One of the biggest stumbling blocks I’ve run across in terms of students and selecting research topics for a course paper is that students do not feel like they know enough about the topic to select a topic early on in the course. This feeling is completely understandable! I get it! Many classes are “survey” courses, meant to introduce you to a new set of topics in the first place.
However, on the other side of the coin, research is a skill and an important one to practice in class, it takes time to do well so you can’t just work on it for the last week of the semester, and writing a research paper can help you engage with the class topic in a more in depth way (i.e. you get more out of it).
So how do we fix this problem?
One simple solution is to use the syllabus to help you narrow down your topic selection. The syllabus is going to outline the topics covered in the course and the assigned readings for each day. Peruse the syllabus to find a topic or two that you’ll be covering in the class that you think looks especially interesting. Then, read ahead to figure out if the topic is as interesting as it looks at first blush.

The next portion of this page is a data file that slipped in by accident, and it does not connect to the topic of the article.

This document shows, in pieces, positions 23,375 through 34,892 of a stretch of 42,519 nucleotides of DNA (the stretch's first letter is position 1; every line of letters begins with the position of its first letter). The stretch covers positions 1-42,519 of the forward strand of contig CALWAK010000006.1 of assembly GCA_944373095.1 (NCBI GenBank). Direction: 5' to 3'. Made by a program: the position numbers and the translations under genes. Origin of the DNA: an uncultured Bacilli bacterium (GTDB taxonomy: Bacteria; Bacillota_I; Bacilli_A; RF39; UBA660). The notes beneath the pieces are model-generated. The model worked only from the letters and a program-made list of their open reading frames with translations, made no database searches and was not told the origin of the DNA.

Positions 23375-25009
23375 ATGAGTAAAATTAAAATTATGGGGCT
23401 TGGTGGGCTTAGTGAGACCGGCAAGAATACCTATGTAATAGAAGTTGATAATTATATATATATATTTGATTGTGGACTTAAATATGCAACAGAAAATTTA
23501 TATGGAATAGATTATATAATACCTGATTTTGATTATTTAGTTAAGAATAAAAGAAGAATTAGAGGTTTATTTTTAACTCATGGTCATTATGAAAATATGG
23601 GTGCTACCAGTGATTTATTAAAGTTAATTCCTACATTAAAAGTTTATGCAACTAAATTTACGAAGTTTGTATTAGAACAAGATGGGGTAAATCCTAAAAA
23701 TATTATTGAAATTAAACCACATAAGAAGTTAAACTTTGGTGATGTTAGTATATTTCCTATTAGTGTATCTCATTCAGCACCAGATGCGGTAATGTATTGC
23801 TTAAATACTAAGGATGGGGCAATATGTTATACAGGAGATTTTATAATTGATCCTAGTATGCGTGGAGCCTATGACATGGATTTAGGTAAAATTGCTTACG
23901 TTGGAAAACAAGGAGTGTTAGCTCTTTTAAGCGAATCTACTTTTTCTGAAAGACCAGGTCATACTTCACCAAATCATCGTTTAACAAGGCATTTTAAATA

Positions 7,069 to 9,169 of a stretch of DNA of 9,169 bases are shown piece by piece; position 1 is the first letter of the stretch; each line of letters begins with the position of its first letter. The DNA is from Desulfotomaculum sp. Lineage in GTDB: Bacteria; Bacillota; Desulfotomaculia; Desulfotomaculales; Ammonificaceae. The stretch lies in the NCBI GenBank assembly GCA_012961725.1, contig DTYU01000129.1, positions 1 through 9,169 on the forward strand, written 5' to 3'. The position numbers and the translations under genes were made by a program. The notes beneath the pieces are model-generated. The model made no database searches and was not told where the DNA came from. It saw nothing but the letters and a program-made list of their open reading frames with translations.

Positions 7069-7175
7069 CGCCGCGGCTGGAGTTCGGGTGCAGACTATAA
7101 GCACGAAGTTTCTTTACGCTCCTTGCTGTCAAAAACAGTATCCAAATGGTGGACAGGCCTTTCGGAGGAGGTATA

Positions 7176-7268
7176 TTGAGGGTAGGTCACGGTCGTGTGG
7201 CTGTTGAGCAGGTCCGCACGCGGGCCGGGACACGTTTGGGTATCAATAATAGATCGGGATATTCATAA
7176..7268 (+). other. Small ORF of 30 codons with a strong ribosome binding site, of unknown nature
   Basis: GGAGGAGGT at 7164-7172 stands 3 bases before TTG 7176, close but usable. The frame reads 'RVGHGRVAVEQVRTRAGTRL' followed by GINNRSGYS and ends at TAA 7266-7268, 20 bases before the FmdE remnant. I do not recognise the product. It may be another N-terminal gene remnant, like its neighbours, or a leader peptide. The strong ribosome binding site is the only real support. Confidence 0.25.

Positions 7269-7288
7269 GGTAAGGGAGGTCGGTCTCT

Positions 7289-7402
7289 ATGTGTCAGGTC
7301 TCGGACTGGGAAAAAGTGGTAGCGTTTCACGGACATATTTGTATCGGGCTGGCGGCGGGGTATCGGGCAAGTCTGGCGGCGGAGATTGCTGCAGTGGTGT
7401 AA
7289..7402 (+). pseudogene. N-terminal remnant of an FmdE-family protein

Another solution is to meet with your professor during office hours. Assuming you have a few very broad ideas in mind (if not, return to the previous paragraph), you can visit your professor during office hours to ask for help in narrowing down your topic selection. Some things to think about before stepping into their office: (1) Why did that broad area seem interesting? (2) How does this class relate to your major/career goals? (3) Is there a specific case/event/study that you read that sparked your focus in this direction? Being able to provide a little bit of extra context will help the professor help you narrow down your topic to something that you’ll actually enjoy working on for the remainder of the term.
A few other rules of thumb:
- Don’t pick a topic you hate, or you’ll be in for a long, tough term.
- Pick a topic as early as possible, if you hate it/cannot find enough information/etc. you can more easily switch topics.
- Make sure you transition from a topic into a question about that topic fairly early on. All good research papers should answer a question.